Friday 6 March 2020

5 design principles for a KM platform - lessons from IDEO

IDEO based their KM platform around 5 design principles. Here they are.

Image from wikimedia commons
Here is a fascinating article by Doug Solomon, entitled "The Tube: IDEO Builds a Collaboration System That Inspires through Passion." It describes how IDEO, the famous design and innovation agency, built themselves a KM platform - "The Tube" - after discovering that there was nothing off-the-shelf that fitted their culture and requirements. One key lesson was as follows:

"The unique success of the Tube comes from the insight that effective knowledge sharing is a social activity that is enabled by technology, rather than a technological solution bolted onto an existing work culture".
This is a very interesting way to look at it - as platform for social activity rather than as a technology - and is a refreshingly different approach from a well-respected organisation.

IDEO built the Tube based on 5 design principles, listed below with commentary from the article, and from me.

 1) Build Pointers to People: rather than trying to take all of the knowledge out of people’s heads and store it in a giant database, focus primarily on helping people to identify and connect to knowledgeable people. We know KM is about Connecting as much as (if not more than) it is about Collecting. So make sure your platform does both.

 2) Build Rewarding Systems: a system that requires altruism is unlikely to be successful. Similarly, systems that require users to participate (e.g. compliance-based design) rarely get anything more than participation at the lowest required level. Effective knowledge sharing systems must have a "Whats in it for me" for the users and contributors. IDEO saw The Tube as a platform to allow employees to showcase their best work.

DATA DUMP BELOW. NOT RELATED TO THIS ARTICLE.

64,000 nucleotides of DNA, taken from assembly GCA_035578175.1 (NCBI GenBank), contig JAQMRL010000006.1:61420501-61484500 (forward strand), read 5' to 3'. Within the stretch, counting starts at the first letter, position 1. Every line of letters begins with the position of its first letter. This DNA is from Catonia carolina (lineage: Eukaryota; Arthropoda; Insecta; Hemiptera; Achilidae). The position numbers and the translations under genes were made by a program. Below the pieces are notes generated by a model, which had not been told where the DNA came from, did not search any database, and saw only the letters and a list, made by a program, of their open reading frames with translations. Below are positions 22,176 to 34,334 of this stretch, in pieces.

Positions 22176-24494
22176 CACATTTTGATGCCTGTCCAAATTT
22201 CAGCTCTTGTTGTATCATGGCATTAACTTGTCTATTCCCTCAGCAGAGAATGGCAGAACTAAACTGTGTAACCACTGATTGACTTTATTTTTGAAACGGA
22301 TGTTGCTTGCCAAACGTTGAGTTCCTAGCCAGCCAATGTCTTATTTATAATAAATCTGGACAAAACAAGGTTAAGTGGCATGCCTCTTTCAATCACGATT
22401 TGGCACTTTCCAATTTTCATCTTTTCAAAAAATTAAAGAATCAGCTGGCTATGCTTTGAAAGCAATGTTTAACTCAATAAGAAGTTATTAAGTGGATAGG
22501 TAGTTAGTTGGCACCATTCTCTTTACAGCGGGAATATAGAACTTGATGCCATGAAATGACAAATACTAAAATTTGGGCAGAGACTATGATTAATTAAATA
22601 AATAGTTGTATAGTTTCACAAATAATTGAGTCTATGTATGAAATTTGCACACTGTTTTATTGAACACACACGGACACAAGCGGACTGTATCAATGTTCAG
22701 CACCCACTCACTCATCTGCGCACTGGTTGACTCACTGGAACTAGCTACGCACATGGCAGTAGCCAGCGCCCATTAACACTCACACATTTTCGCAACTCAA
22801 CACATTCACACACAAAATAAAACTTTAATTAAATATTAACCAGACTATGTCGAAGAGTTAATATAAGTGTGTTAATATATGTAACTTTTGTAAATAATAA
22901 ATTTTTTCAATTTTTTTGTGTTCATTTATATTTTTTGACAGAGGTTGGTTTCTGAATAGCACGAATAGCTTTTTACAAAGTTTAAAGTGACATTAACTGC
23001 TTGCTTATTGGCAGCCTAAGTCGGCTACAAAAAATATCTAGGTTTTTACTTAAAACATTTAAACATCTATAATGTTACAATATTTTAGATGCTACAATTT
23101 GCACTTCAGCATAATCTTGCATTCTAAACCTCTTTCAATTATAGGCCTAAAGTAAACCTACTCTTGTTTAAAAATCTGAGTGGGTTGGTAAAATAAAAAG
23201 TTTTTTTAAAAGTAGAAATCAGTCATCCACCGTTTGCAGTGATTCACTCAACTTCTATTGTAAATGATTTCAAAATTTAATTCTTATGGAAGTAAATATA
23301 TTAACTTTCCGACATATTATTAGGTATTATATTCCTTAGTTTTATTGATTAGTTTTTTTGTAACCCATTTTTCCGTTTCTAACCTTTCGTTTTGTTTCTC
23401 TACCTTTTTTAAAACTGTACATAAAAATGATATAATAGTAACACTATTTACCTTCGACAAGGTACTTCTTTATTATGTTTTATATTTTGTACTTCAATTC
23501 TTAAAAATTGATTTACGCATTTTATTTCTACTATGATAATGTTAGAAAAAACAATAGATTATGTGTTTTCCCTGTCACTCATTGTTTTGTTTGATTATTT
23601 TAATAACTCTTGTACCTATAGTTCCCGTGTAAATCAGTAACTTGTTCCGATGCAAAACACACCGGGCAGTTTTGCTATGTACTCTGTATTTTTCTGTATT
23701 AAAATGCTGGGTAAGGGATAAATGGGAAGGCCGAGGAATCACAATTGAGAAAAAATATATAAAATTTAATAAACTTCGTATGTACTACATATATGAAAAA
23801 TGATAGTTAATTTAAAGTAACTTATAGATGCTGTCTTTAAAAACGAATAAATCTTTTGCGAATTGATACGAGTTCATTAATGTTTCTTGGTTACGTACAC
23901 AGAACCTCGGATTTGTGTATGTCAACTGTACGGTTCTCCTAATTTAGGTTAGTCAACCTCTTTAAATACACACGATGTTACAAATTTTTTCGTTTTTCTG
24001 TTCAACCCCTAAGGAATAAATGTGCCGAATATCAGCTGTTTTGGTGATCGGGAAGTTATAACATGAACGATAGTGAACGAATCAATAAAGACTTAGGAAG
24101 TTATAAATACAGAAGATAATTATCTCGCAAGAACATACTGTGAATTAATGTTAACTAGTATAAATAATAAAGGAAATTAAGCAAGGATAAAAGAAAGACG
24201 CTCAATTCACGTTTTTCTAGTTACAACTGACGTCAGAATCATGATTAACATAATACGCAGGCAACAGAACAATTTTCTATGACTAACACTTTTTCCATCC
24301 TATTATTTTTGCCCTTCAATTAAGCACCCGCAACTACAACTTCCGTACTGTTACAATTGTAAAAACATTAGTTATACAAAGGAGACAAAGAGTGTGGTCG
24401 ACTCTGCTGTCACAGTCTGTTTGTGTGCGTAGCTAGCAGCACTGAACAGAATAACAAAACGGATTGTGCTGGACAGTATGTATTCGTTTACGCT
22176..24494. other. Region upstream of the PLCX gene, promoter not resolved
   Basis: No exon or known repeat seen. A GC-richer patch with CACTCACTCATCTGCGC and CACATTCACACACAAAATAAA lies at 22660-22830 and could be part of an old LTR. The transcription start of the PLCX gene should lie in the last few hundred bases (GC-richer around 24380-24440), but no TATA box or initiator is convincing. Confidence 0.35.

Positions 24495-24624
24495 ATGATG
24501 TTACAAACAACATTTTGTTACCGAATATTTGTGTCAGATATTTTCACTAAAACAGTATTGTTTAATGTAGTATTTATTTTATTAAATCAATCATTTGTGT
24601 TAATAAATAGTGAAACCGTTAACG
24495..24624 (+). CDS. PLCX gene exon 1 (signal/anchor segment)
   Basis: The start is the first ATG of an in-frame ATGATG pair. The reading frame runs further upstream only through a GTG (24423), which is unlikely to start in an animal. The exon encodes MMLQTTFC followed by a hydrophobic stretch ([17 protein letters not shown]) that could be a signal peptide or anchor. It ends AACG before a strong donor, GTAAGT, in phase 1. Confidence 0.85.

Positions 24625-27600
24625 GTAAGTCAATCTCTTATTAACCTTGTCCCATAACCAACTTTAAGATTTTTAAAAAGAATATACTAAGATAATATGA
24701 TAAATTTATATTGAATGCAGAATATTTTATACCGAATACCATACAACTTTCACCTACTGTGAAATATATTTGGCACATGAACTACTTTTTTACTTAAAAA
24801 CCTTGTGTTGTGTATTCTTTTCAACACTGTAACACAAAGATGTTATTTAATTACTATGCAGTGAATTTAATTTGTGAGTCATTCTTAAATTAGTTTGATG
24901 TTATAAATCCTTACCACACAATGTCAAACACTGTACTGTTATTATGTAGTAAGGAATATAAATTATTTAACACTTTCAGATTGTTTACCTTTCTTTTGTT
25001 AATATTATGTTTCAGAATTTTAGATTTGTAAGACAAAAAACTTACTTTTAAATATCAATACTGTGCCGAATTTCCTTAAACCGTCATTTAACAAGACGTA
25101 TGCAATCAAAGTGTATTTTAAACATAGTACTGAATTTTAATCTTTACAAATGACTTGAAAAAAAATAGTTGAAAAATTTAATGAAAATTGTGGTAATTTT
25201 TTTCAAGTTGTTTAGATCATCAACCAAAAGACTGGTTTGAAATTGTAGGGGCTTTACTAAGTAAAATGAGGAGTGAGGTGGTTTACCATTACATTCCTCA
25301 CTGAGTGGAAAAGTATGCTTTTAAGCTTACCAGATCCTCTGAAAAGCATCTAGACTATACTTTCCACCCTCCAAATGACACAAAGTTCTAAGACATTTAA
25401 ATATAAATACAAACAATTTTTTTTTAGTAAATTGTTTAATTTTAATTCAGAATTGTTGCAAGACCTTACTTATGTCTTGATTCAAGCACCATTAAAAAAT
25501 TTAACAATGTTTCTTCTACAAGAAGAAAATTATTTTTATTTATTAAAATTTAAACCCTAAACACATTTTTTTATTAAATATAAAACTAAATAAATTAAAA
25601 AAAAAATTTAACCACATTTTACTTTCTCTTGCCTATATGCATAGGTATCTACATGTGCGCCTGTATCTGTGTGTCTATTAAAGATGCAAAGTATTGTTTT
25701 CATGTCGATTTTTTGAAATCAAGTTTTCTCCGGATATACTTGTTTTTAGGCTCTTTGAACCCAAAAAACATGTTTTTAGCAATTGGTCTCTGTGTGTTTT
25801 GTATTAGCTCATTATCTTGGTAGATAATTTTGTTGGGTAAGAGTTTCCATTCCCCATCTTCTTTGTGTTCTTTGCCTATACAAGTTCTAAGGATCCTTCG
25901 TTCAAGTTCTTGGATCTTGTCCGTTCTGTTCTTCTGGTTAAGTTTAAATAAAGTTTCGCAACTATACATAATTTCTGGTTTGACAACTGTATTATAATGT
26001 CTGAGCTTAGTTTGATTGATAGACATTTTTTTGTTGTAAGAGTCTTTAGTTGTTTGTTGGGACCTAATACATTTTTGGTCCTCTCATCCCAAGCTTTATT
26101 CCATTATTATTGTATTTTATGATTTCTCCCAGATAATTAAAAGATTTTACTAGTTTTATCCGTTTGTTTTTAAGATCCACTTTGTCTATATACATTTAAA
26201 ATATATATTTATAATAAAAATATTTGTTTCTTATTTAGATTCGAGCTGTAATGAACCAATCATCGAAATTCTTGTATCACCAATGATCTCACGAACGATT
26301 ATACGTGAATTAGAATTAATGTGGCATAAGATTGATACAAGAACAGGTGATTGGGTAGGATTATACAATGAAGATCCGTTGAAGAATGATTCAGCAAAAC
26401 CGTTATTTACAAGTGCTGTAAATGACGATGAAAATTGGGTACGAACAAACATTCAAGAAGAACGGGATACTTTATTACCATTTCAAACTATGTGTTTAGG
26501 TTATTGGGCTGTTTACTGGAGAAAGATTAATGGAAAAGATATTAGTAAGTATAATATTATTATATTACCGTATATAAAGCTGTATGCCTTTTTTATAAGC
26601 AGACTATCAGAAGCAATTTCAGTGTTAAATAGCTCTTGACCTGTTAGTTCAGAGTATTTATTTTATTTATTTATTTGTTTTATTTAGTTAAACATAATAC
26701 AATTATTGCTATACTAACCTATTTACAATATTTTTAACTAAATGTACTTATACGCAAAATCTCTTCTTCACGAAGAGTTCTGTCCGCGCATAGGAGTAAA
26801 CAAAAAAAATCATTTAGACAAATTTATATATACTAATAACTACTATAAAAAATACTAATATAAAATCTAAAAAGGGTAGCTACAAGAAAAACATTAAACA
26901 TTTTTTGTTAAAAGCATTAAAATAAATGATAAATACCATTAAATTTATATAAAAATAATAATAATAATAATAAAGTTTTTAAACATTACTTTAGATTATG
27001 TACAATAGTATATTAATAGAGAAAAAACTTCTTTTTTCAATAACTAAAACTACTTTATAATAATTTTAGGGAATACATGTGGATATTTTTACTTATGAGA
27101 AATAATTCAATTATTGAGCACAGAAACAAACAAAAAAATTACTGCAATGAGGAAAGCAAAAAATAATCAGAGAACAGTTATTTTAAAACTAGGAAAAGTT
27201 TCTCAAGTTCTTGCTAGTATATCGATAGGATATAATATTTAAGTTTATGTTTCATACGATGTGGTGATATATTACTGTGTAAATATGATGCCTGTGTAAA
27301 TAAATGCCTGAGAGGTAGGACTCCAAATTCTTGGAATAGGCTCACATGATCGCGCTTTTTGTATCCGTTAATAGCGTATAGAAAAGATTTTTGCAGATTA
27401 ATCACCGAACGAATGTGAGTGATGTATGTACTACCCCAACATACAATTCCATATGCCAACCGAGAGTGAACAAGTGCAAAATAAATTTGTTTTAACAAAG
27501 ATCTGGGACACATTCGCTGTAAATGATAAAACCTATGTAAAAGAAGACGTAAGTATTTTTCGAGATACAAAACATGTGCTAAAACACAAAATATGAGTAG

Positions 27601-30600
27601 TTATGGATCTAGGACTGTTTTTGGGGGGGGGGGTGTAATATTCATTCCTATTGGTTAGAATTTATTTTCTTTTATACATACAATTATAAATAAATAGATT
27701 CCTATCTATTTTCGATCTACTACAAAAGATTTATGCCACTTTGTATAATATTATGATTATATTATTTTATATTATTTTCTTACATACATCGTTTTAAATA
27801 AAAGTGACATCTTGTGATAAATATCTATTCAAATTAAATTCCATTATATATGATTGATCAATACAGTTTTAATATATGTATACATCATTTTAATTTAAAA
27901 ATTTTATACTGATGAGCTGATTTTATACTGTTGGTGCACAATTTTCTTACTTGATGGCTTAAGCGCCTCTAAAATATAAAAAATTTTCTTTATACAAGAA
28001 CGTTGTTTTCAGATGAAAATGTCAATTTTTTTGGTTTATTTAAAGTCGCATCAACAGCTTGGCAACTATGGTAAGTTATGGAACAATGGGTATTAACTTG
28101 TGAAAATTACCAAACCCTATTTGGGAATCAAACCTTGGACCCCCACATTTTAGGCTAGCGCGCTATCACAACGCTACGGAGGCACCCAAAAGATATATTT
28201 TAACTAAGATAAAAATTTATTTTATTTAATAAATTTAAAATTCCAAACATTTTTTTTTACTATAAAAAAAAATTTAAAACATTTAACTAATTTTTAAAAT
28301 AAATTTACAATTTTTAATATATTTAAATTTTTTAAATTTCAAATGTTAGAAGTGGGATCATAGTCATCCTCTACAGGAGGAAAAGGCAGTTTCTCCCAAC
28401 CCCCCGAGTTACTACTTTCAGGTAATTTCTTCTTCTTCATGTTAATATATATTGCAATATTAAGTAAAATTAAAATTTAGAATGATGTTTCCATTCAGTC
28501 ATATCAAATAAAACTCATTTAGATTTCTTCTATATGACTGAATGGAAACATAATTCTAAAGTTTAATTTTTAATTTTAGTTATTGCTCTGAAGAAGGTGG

3) Demand Intuitive Interfaces: The system must present as few points of friction as possible from the process of becoming an active user. It must be easy and intuitive to use. Remove all barriers to adoption!

 4) Take the Road More Travelled: if a tool requires people to go out of their way to use it, adoption will always be a challenge, no matter how wonderfully designed. Wherever possible, strive to integrate tools into existing work processes. If people are used to receiving notifications through email, then link your system to email. Don't expect people to develop a new work habit just to be able to share knowledge, because they won't. For example, the IDEO blogging system didn't take off until the team added a program that sent digest emails with new content from subscribed blogs.

 5) Iterate Early and Often: building effective systems for organisations means designing tools and workflows that mirror the social systems they are meant to support, which means multiple cycles of iteration between the platform design team and the users. We talked about this in terms of the KM Framework as a whole, when we described multiple pilot projects, and releasing a KM "minimum viable product" so the KM team can evolve their KM solution to fit the needs and working habits of the users.

If you need to design your own KM platform, these 5 principles should be on the first page of your design strategy.

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